But since then a lot of international attention has been paid to this issue - which seems to be pretty much under control now.
Degradation of land is almost a natural "continuation" of air & water pollution.
Deposition of air pollutants onto the soil and seeping of water pollutants through to adjacent land areas lead to land contamination and its quality deterioration.
But in addition to that, many other direct actions by humans make this situation even worse.
We have written a lot about tropical rainforests and their value for global ecology.
Not only do rainforests regulate regional & global climates, they are also incredibly large storages of biodiversity which sustains life as we know it.
Deforestation therefore may lead to:
As industrialization and material consumption took an enormous leap forward, so did regrettably deforestation.
Our assumption is that forests are lost at a rate similar to that of the growth in global consumption in general.
A lot of work is currently being done to protect rainforests from potential destruction.
Please get engaged and do what you can to help save them now.
I believe desertification is one of the most extreme and saddest examples of environmental degradation land.
Desertification is a process during which productive lands with a healthy vegetation cover turn into "empty dead sand spaces" unable to sustain plants, animals or any other life around them.
There are many deserts in the world which had been formed naturally over many thousands of years, with their own unique living systems.
But desertification that we are discussing here is often a result of human activities, and may be caused by deforestation, global warming & droughts, over-exploitation of natural water reservoirs, and so on.
In fact, Brazil - being a host to some of the largest forested areas in the world - can be a good example for our purposes.
Many bloggers report that the north-eastern part of Brazil is now being affected by desertification at an alarming rate. Deforestation is often cited as a major contributor to desertification in this part of the country.
Soil erosion is a reduction in the quality of topsoil, specifically from the view-point of agricultural production.
Soil may quickly become infertile due to being over-exploited and over-treated with harsh chemicals which are often used to increase crop yields.
On top of that, deforestation may also play a big part in soil erosion.
This is especially true for soils supporting vegetation in rainforests.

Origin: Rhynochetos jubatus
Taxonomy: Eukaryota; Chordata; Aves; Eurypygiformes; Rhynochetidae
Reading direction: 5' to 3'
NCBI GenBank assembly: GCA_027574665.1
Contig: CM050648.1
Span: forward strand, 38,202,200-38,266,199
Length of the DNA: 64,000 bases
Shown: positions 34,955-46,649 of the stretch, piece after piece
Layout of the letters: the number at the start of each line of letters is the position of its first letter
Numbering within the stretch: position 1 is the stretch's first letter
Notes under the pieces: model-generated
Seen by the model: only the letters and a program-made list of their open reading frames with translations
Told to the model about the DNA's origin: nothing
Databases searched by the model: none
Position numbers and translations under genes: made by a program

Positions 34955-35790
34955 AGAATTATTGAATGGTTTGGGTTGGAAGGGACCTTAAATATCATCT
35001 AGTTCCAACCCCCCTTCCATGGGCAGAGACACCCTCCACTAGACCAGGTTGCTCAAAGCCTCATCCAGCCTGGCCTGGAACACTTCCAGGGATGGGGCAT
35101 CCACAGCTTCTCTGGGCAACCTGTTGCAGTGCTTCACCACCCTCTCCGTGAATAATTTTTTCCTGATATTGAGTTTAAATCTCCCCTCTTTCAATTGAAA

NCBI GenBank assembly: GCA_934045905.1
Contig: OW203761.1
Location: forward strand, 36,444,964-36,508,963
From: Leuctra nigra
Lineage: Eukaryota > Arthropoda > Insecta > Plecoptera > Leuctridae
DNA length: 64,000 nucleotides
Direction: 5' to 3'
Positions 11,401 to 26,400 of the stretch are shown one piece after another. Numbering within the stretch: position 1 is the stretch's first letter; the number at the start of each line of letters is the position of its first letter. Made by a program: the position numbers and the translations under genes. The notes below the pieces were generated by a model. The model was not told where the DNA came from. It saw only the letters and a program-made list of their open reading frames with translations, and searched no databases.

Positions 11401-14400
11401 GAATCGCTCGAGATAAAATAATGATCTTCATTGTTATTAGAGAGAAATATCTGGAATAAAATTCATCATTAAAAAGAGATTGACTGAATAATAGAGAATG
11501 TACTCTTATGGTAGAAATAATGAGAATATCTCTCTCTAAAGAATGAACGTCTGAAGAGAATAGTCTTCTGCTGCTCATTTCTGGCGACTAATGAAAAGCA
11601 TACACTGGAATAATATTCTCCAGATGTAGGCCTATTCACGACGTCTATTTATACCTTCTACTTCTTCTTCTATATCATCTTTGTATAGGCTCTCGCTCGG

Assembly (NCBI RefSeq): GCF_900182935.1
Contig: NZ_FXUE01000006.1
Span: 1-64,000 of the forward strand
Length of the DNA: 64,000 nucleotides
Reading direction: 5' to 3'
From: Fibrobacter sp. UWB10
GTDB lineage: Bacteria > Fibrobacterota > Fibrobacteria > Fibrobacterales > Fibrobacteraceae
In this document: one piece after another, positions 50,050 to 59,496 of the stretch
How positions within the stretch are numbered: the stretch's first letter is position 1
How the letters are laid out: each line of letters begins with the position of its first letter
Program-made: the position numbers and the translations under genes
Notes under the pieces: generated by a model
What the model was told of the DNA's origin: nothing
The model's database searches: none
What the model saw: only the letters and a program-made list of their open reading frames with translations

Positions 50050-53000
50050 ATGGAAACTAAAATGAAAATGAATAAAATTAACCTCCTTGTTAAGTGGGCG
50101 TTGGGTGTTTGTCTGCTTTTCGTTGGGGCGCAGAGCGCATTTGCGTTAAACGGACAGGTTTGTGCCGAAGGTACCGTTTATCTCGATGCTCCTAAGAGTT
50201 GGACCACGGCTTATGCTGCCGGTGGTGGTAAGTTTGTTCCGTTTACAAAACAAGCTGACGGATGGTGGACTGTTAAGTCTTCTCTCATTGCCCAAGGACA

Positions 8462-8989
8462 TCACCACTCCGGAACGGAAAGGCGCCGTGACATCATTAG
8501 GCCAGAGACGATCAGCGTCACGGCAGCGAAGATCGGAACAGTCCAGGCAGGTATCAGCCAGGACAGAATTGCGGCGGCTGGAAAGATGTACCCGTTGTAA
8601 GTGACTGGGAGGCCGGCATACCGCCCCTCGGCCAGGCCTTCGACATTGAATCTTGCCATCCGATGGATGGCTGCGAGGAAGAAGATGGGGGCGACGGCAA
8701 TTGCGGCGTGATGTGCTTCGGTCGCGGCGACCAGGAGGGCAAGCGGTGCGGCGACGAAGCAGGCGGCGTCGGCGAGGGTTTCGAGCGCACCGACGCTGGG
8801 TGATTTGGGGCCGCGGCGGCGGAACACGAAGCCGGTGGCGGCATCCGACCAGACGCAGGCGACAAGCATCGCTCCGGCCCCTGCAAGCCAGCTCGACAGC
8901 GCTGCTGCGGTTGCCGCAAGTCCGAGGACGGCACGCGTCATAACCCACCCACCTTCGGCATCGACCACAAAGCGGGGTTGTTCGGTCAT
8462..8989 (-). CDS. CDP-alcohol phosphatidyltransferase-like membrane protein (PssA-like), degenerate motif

It is a well-known fact that rainforest soils are very poor nutrient-wise. All of the "biological & nutrient goodness" of the rainforests is actually contained in the vegetation above the soil - rather than deep down in the soil itself.
So once the trees are lost, soil is almost impossible to regenerate - nothing ends up growing there for many years to come.
Since environmental degradation covers a very wide area of global ecology, there are of course many other important issues that deserve our attention.
They all demonstrate yet again just how degraded our environment has grown to be over the last several decades.
I am concerned that the totality of all these issues may lead to a tipping point in the history of our planet from where there may be no point of return.
Let's try to do everything we can to reverse this process before it's too late and leave this world a better place for those who will come here after us.
Some time ago, I wrote about fundamental causes of environmental pollution and explained how over-production, over-consumption and over-population all contribute to it.
Well, all of them also contribute to many aspects of environmental degradation in general that I have described above.
It's pretty much the same old problem: the more we produce, the more we consume and the more of us living on this planet - the more damage we cause to the surrounding environment, as simple as that.
Also, it's not only the fact that we produce and consume way too much of things we really don't need.
The real problem is that too many of these used products are discarded as waste, and the environment is simply unable to neutralize them quickly enough before they start damaging it.
And the growth of population numbers globally doesn't help the situation either, of course.
The main effect or should I say "consequence", of our complete disregard for the nature stems from the inability of air, water and land - the three most important, life-giving planetary dimensions - to deliver undisturbed environmental services required by all living organisms.
We need clean air to breathe; we need clean water to hydrate our bodies; we need pure land to grow healthy food. If we don't have all of this, we will eventually die.
Polluted air, water and land bring about disease and endless misery to humans, animals and plants.
No one is happy at the end.
We can certainly prevent "the end" - but we'd better do it as soon as possible.
>> Learn more about pollution effects and how harmful they can be, here.
The damage that we cause to the environment is currently NOT counted as a cost in economic and social terms.
This lack of "environmental value" has allowed us to over-exploit "free" natural resources - which are, of course, not free.
It has also led to over-production of cheap goods with very short lifespans which are liberally discarded into the environment after use, and then new cheap goods are purchased and discarded again, and this cycle goes on and on - affecting the planet's capacity to restore its environmental services in good time.
We have to change this paradigm of our interaction with the environment.
The nature doesn't owe us anything. It is not there for us to "control" and "manage" it either.
We were born to live in harmony with it - indeed, we are a big part of it. And we certainly don't have the right to exploit and destroy it without thinking about the future generations of humans and animals who will be here after us.
|Written by:||Irina Gray of Tropical-Rainforest-Animals.com|
|Publication Date:||December 2012|
© Irina Gray & Tropical-Rainforest-Animals.com